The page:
A DAW or digital audio workstation is one of the basic pieces of equipment you need when setting up a home recording studio. This software serves as the link between your computer and all of your other music equipment, allowing you to work on your music or recordings digitally. However, for beginners, using the DAW can be intimidating and complicated — why so?
DAWs are complicated because they offer various functions, channels, tracks, and options. And with so many functions to learn and work with, it’s not surprising that DAWs can be overwhelming, especially for beginners. Fortunately, operating a DAW becomes easier the more you use it.
In this article, I’ll talk about the things that you may find complicated in a DAW, including its various features and functions and what you can do with it.
What Makes DAWs Complicated?
DAWs are complicated because they’re powerful music production tools that serve multiple functions. Digital audio stations include audio recorders, musical instruments, tracks, sequencers, effects racks, mixing consoles, score editors, and many more, all rolled into one digital platform or interface.
So if analog mixing boards already look intimidating as they are, you can just imagine how they would appear to somebody who has never touched one before. DAWs have way more options and features than your simple analog mixing board.
It goes without saying that there is a reason why a DAW is an essential tool for almost any kind of digital recording, mixing, sequencing, editing, and other tasks that have to do with music production. For any DAW, there is a learning curve, and there is usually no way around it but to patiently figure things out and familiarize yourself with the various features.
Things You Can Do with a DAW
A DAW has four main functions. These functions used to have their own separate programs. But with today’s DAW, you now have a one-stop-shop for all of these things:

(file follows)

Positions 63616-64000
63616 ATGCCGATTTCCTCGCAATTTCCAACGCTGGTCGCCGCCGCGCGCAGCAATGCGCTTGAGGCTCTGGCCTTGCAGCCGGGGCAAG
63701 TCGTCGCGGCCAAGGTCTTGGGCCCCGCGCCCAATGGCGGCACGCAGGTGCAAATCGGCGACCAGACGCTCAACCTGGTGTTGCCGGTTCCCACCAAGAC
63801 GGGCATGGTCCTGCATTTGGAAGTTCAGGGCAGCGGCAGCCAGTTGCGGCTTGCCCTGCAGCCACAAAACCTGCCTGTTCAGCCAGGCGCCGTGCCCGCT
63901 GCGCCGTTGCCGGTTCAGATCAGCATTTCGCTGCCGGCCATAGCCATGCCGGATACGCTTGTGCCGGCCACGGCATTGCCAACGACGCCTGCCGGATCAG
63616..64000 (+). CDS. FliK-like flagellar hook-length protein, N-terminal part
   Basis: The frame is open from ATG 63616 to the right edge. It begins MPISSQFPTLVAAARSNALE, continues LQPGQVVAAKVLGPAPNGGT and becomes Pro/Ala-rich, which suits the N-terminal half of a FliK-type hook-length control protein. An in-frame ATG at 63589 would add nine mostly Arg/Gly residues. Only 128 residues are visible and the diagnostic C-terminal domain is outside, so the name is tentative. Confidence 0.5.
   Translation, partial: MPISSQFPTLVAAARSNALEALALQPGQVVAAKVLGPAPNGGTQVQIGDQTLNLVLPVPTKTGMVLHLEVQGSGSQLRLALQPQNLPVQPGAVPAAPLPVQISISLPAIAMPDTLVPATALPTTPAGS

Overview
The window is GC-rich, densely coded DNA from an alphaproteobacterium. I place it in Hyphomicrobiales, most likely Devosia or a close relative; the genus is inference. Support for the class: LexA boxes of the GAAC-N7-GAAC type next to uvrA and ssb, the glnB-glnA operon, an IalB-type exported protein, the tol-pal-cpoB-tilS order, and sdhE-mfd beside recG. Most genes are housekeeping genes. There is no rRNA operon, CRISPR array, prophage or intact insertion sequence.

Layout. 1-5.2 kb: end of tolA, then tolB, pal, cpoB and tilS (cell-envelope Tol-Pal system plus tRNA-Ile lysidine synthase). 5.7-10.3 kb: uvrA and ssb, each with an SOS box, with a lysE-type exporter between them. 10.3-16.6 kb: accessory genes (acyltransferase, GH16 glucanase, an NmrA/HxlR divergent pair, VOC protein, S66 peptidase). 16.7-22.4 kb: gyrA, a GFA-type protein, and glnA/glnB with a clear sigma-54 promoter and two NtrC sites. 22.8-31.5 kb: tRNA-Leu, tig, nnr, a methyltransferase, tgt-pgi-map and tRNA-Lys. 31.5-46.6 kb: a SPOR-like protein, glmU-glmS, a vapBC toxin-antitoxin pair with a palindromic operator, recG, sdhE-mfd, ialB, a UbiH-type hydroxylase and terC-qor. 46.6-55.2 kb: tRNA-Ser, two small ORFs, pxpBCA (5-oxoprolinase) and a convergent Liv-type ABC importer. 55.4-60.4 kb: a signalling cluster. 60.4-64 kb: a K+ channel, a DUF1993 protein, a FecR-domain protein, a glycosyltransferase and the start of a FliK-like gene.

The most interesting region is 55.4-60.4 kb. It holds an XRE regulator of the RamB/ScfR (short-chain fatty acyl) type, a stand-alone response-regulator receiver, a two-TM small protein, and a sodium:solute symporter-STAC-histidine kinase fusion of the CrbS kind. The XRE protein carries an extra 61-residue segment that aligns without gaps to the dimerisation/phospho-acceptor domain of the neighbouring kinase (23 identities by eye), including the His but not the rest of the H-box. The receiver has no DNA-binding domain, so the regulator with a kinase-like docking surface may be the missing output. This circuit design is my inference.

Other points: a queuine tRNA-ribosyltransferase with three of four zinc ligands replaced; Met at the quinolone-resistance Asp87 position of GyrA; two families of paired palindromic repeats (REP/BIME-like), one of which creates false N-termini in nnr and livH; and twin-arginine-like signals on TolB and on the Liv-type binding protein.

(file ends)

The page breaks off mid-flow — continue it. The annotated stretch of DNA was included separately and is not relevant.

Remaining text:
- Digital audio processor – This involves recording, editing, and mixing audio digitally.
- MIDI sequencer – This involves recording, editing, and mixing MIDI notes.
- Virtual instruments – This involves translating the MIDI information your DAW receives into different sounds from different instruments.
- Music notation – This involves turning the MIDI notes into sheet music.
Where Your DAW Fits in the Music Production Process
Producing your own music involves several steps. And your DAW has a role to play in multiple steps of this process.
Music production typically starts with recording a voice or a live instrument, then recording virtual instruments.
With a DAW, you don’t need access to actual or real instruments in order to get their specific sound. For example, if you want to add in a piano recording, you don’t need to drag a piano inside your studio or to actually learn how to play one.
Most DAWs have built-in virtual instruments for this purpose. Other options include getting a plugin for a specific instrument and using musical typing or using a MIDI controller to play the instrument virtually.
Some DAWs have a library of loops, like strings, drums, and other instruments. These loops come in the form of MIDI files that you can manipulate. So you can take any of these loops and edit them so they would fit into your song.
You can also loop your live recording or your recording of your voice or any instrument you played. That means you can take a specific portion of that recording, copy and paste it into parts of your song that need repetition.
After you have recorded your voice and your instruments, and after you have edited and arranged your recording the way you want it, you will need to add effects and polish everything to make your song sound seamless and professional. This is what audio mixing is about.
Audio mixing involves equalizing your tracks and adding compression. Some DAWs come with a built-in equalizer and compressor plugins. Some also include plugins for effects like delays, chorus, and reverbs.
Are There DAWs That Are Less Complicated?